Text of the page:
You’re working on some project. It’s going well. You know what the next steps are. Coding, thinking, marketing, strategizing, meeting, writing, designing. Whatever it is.
Then you wake up, and immediately you’re throw off-track. A client calls. A server crashes. A bug haunts you. You’re inundated with support requests. Your girlfriend starts arguing. Maybe you guys were arguing all night last night, so you’re so tired you can’t think straight. Maybe you got the flu.
Whatever it is, your plans are thwarted. And now you feel like shit. You’re upset. Scared, actually.
Do you recognize this situation?
I tend to have a plan in my mind. Today, I’m going to be working on this. That’ll take me here. That’ll be the next step to getting to this point, where I can finally relax and feel safe and okay.
But when my plans are thrown out the window, and the fear of not making it creeps in. It’s not a conscious thing. It’s just that I’m more tense, a bit more stressed, than I normally am. I’m moody. I’m not pleasant to be around. And I’m also a lot less resourceful and effective. Being upset and uptight about it benefits no-one.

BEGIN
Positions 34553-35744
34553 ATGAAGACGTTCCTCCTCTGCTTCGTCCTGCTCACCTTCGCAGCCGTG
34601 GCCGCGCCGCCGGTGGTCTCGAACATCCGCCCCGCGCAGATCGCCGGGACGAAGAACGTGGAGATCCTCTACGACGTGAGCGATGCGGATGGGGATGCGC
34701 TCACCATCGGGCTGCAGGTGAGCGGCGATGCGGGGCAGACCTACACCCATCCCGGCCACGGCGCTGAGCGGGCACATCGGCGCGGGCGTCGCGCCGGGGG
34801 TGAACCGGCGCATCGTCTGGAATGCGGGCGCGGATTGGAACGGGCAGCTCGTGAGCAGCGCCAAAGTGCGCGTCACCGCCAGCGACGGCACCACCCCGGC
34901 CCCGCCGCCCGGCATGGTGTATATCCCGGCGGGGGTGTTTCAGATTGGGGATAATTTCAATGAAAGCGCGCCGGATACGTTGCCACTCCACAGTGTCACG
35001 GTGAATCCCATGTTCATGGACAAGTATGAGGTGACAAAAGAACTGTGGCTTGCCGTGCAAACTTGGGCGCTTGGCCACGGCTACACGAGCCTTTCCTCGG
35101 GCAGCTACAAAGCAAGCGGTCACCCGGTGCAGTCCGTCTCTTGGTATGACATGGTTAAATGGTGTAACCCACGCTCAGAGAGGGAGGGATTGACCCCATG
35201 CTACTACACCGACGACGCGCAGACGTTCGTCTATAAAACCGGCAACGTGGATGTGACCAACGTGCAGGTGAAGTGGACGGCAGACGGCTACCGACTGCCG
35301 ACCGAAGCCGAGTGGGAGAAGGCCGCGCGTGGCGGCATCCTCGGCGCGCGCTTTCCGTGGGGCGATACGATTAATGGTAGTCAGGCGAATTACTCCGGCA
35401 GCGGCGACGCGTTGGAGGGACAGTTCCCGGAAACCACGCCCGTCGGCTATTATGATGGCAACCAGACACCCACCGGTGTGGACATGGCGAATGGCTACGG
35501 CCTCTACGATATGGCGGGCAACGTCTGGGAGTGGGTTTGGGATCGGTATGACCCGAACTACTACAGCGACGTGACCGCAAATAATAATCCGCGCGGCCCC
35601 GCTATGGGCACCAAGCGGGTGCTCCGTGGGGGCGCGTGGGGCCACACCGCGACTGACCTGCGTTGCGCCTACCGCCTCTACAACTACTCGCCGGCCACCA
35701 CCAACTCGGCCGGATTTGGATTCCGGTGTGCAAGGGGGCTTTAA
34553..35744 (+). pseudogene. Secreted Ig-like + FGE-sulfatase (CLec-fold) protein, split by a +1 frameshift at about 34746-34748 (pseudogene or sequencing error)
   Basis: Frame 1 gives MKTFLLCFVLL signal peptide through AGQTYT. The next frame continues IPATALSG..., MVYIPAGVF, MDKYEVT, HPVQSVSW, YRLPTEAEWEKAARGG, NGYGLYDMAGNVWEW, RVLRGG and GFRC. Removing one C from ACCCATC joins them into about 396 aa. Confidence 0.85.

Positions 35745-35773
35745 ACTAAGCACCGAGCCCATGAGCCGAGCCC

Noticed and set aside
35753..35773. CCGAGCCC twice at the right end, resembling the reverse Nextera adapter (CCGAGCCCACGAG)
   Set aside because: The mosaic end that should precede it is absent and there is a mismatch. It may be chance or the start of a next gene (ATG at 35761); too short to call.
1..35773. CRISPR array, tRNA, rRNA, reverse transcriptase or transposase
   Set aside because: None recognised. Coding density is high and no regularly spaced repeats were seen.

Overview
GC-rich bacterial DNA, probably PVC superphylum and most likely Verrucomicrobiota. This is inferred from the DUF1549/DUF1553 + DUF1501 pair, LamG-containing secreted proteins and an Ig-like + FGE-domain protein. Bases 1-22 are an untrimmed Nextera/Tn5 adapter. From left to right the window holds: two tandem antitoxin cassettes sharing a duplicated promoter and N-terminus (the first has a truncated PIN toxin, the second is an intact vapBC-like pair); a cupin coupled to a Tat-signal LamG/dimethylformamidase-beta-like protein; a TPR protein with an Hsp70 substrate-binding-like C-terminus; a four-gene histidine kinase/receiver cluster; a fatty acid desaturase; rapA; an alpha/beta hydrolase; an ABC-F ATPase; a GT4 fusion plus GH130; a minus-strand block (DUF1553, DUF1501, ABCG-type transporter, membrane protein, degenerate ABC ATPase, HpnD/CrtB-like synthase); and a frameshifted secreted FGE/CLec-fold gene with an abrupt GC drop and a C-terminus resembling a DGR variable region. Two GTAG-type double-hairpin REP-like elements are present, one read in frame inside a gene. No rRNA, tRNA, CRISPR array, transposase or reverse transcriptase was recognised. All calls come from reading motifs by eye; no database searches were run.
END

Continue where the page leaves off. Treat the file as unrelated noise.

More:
What I’d like to do is get better at living in the flow of life.
Have you read Illusions by Richard Bach? I read it as i child, got it as a gift from my beloved aunt, and I just bought it again, in English, in a used copy. The book starts with a beautiful story:
There’s this people living at the bottom of a river, holding on tight to the rocks and plants at the bottom, scared shitless of the river’s flow that threatens to take them away. One day one of the beings loses patience and decides to let go and let the river carry him along. The others warn him: “Don’t do it. You’ll get smashed against the rocks and die.” But he lets go, and yes, he gets some bruises, but pretty quickly, the river carries him up, and down the stream. Other river-beings sees him, and calls it magical, calls him a Messiah. “You can easily do this yourself,” he says to them. “Just stop clinging, and you’ll see.” But they’re too afraid, and so they hold on.
I’d like to get better at letting go of my clinging to my plan. My clinging to my fear that if I don’t have this detailed plan, and if I don’t stick to it, I won’t make it, I’ll die.
I’d like to get better at realizing that I’m not actually in control, anyway, and that is as it should be.